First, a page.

We are in Matthew 10. This is part of the teachings of Jesus on the kingdom and in this chapter, Jesus is preparing to send out his disciples to represent him to the Jews.
Chapter 10 is made up of four parts. ⚡ Last week we looked at the intro. This week we get into the first of three sections of teachings, all ending with an “Amen” phrase (“truly I tell you”).
Let’s read our passage this morning.
Matthew 10:5–15 (CSB)
5 Jesus sent out these twelve after giving them instructions: “Don’t take the road that leads to the Gentiles, and don’t enter any Samaritan town. 6 Instead, go to the lost sheep of the house of Israel. 7 As you go, proclaim, ‘The kingdom of heaven has come near.’ 8 Heal the sick, raise the dead, cleanse those with leprosy, drive out demons. Freely you received, freely give. 9 Don’t acquire gold, silver, or copper for your money-belts. 10 Don’t take a traveling bag for the road, or an extra shirt, sandals, or a staff, for the worker is worthy of his food. 11 When you enter any town or village, find out who is worthy, and stay there until you leave. 12 Greet a household when you enter it, 13 and if the household is worthy, let your peace be on it; but if it is unworthy, let your peace return to you. 14 If anyone does not welcome you or listen to your words, shake the dust off your feet when you leave that house or town. 15 Truly I tell you, it will be more tolerable on the day of judgment for the land of Sodom and Gomorrah than for that town.
Our passage starts with, “Jesus sent out these twelve.”
“sent out” - this is the verb form of the word “apostle”. Last week we mentioned there was an office and and action of apostle. This is the action. Jesus chose 12 men to represent him (his words, deeds and character) to the people of Israel whom he referred to as “lost sheep” and he apostles them - he sends them out.
However, before he sent them out, he gave them instructions.
Previously, in the sermon on the hill, Jesus spoke in riddles and metaphors with some pretty hard concepts to comprehend. Some of those teachings were designed to make people think, marinate on and try to figure out what Jesus meant. THIS passage is the exact opposite!
As Jesus give the 12 Apostles instructions, he is VERY clear! We can look at each verse and quickly see the command:
5 - Don’t take the road to the Gentiles or Samaritan
6 - GO to the lost sheep of Israel
7 - AS you GO - proclaim the kingdom
8 - AS you GO - heal, raise, cleanse drive out
9 - Don’t acquire bling
10 - Don’t take a traveling bag
11 - Seek out the worth & stay
12 - greet the household/hosts
13 - BLESS the household that accept the message, REMOVE the blessing if they reject the message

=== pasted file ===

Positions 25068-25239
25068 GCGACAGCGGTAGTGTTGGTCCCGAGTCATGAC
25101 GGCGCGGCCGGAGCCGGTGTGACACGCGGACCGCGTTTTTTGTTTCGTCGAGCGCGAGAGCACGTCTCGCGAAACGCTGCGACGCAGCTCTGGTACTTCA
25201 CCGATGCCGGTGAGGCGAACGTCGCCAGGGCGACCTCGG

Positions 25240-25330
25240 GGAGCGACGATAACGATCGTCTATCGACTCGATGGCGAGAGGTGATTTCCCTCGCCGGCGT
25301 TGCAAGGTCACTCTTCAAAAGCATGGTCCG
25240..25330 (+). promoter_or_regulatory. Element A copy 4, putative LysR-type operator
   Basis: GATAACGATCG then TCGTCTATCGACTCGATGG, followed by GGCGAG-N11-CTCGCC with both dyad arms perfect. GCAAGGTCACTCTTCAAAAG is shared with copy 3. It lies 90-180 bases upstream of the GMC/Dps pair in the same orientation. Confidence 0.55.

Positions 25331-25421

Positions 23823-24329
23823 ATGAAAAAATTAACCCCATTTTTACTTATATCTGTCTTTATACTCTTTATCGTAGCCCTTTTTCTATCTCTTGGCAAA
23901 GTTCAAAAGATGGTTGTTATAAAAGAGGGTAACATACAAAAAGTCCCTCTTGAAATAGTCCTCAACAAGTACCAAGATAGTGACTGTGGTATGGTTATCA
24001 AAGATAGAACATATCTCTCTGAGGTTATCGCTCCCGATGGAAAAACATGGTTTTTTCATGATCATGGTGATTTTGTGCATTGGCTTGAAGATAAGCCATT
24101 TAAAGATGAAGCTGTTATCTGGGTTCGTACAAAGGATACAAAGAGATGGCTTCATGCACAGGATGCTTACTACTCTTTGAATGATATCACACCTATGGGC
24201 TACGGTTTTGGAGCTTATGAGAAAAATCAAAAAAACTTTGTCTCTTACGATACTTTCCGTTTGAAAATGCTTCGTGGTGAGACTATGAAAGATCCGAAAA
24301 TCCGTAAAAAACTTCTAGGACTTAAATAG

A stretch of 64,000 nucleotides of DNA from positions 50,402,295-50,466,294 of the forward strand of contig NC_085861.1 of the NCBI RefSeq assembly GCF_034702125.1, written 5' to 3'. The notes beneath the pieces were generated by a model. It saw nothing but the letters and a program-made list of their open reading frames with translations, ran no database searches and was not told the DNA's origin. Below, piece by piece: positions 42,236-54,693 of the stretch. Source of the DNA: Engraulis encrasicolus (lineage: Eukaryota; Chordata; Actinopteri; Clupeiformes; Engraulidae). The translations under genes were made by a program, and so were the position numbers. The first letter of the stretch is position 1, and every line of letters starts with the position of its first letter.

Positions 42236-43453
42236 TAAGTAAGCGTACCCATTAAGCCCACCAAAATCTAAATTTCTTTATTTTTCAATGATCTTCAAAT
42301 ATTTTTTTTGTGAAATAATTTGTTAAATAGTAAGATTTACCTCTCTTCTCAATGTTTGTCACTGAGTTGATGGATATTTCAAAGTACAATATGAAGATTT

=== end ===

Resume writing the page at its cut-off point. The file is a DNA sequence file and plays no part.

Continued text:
14 - Reject those who reject you
15 - AMEN - they will be judged.
Jesus gave very specific instructions to the disciples. While the commands seem very clear, the purpose behind some of them may not be so clear to us today. This morning, I want us to look at three things: Prohibitions, Activities and Responses.
There are 4 things they are not to do:
go to the Gentiles
go to the Samaritans
accept payment for services
take extra clothes or supplies
These four prohibitions might seem odd on the surface. They form two different groupings: Don’t Go and Don’t Take.
DON’T GO - WHY would Jesus want to skip over the Gentile and Samaritans? At first glance this might seem very exclusive or even prejudice on Jesus’ part. Doesn’t Jesus want THEM to know the Father also?
Later, he will even make the claim that his ministry is to the lost house of Israel.
Matthew 15:24 CSB
24 He replied, “I was sent only to the lost sheep of the house of Israel.”
After which he will cast a demon out of the daughter of a Canaanite woman. Jesus already cast demons out of a a Gentile. He also healed the daughter of a Roman soldier (Gentile).
By his actions, he has already included people other than the Jews. So, again, we ask, why this exclusion? Perhaps it helps us to think of this prohibition not as a matter of exclusion so much as a matter of timing. The Apostle Paul said: ⚡
Romans 1:16 CSB
16 For I am not ashamed of the gospel, because it is the power of God for salvation to everyone who believes, first to the Jew, and also to the Greek.
The gospel was first presented to the Jews and then to the rest of the world. Just as our passage commissions the 12 to only go to Israel (at that time), BUT after his resurrection, Jesus will command these same disciples to go to all nations:
Matthew 28:19–20 CSB
19 Go, therefore, and make disciples of all nations, baptizing them in the name of the Father and of the Son and of the Holy Spirit, 20 teaching them to observe everything I have commanded you. And remember, I am with you always, to the end of the age.”
AFTER the Resurrection, ALL nations are included. Similarly, just before leaving the disciple and this earth, Jesus gave these disciples a command: ⚡
Acts 1:8 CSB
8 But you will receive power when the Holy Spirit has come on you, and you will be my witnesses in Jerusalem, in all Judea and Samaria, and to the ends of the earth.”
That is to say the Northern Kingdom of Israel (10 tribes) where the disciples were at that time, the Southern Kingdom (2 tribes), Samaria (the home of a group of people that thought they were the TRUE Jews) and the “ends of the earth” - the Gentiles.
In those last two commands, it is the Jewish representatives that are going out to the other Jews and then the world around them. This is in fulfillment of the promise to Abraham, the father of the Jews.
Genesis 22:15–18 CSB
15 Then the angel of the Lord called to Abraham a second time from heaven 16 and said, “By myself I have sworn,” this is the Lord’s declaration: “Because you have done this thing and have not withheld your only son, 17 I will indeed bless you and make your offspring as numerous as the stars of the sky and the sand on the seashore. Your offspring will possess the city gates of their enemies. 18 And all the nations of the earth will be blessed by your offspring because you have obeyed my command.”